IOWA – Efficiency Saves Lives ($4.6 million grant)

Quick, coordinated responses, bypass criteria, and care guidelines which may allow an ambulance to recognize ST-elevation myocardial infarction (STEMI) and apply local plans to transport directly to a hospital equipped with a cardiac catheterization lab (also known as a cath lab, and where procedures to open blocked arteries in the heart are carried out), helped save the life of a member of the Alta, IA, fire department. Sixty-year-old Dan complained of sudden onset chest pains that ranked 10 out of 10 in terms of pain. He was also perspiring profusely and could not breathe. As Dan collapsed he instructed his wife, Carmen, to call an ambulance. A first responder who lived just across the street heard the page and arrived within seconds. He performed CPR until an ambulance arrived about 10 minutes later. Dan was still on the floor, gray in color, sweating, and in extreme pain. The response team connected a 12-lead electrocardiogram (also known as an ECG, and a process where electrodes are placed on the patient’s chest to assess the conduction of the heart’s electrical conduction system) and within two minutes of patient contact an Inferior MI (a massive inferolateral STEMI, an infarct of the inferior walls) was identified. The paramedics issued an alert for a STEMI and received guidance to transport Dan directly to St. Luke’s Unity Point Health in Sioux City, which has a Percutaneous Coronary Intervention (PCI) center where coronary catheterizations are performed, bypassing Buena Vista Regional Medical Center which is not equipped with a cath lab. They linked with Mercy Air Care and coordinated with the Washta Fire Department to set up a landing zone. Sixty-four minutes after the first medical contact, Dan was on the pad at St. Luke’s and went directly to the cath lab. Eighty-six minutes after the first contact, the stent was placed, and blood flow was restored to his heart.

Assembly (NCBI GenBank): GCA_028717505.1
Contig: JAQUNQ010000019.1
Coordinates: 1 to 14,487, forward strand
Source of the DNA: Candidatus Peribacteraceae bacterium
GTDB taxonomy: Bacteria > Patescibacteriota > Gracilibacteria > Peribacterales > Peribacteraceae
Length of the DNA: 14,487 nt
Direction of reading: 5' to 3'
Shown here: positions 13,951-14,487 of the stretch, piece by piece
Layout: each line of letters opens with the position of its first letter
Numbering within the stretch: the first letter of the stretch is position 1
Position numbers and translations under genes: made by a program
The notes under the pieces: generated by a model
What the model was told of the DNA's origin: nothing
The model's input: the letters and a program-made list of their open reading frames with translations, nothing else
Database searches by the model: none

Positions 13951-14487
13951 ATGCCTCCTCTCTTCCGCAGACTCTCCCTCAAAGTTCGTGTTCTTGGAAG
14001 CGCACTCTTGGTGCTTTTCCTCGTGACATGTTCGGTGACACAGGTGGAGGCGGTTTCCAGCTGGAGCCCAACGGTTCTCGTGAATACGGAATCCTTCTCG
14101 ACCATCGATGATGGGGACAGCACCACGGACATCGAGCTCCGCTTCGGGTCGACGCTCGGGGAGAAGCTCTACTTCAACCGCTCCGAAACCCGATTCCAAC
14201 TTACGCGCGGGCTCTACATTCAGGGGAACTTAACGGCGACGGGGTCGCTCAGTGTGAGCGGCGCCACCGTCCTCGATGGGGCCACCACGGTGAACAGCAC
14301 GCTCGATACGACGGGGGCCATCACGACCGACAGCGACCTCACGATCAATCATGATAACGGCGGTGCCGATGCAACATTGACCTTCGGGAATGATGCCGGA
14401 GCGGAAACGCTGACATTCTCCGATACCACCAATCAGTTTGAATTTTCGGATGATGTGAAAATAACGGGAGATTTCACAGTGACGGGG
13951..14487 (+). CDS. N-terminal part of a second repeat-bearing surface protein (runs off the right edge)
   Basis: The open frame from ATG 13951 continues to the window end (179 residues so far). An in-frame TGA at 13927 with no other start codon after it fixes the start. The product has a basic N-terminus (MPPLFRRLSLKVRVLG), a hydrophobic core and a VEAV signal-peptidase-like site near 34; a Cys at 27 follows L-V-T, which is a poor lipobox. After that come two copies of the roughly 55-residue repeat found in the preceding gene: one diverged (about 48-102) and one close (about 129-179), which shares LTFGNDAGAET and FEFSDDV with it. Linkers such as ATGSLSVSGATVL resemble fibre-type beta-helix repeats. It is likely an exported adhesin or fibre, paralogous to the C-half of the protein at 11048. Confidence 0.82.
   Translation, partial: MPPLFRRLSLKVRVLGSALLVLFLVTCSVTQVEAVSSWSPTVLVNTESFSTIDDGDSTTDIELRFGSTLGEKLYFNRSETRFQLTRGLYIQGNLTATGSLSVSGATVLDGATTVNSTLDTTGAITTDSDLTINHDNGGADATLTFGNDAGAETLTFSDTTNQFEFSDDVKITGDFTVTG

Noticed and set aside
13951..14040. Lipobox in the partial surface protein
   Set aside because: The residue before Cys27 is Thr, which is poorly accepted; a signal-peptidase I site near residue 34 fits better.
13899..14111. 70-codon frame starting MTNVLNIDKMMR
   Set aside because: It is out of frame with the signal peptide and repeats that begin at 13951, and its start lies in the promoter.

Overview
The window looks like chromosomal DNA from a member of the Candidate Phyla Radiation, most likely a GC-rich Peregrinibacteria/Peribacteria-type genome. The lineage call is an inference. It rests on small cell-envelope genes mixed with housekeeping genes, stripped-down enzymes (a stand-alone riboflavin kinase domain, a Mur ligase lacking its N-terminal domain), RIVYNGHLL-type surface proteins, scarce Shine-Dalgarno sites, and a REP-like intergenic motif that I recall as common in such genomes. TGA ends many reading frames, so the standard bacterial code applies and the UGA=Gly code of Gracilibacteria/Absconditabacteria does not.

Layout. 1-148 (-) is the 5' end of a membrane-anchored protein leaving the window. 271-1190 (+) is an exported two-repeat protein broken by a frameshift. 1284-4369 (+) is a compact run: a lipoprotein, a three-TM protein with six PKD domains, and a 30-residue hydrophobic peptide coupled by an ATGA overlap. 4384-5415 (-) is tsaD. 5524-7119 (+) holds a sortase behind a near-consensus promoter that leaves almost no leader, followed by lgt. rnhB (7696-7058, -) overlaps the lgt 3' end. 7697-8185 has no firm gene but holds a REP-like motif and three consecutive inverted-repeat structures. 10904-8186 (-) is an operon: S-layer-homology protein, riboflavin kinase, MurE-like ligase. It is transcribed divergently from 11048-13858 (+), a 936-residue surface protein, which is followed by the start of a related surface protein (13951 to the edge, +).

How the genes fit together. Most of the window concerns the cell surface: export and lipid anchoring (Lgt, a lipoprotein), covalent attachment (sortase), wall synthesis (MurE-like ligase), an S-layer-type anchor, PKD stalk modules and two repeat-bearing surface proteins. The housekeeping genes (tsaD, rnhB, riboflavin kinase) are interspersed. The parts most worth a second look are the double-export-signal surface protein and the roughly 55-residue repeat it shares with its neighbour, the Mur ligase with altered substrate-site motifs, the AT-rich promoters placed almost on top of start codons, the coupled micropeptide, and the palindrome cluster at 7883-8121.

“Had I tried to take Dan over to the hospital on my own, he would have died on the way there,” said Carmen. “Instead, he has made a full recovery.”

“The equipment provided by the Helmsley Charitable Trust allows providers in rural areas to quickly recognize a true life-threating emergency,” said Matt Imming, Emergency Services Supervisor and Educator for Buena Vista Regional Medical Center, Dan’s local hospital only five miles from his home. “This helps them to get those patients to the definitive care they need and minimize damage to the heart.”

Watch the video of this life-saving story.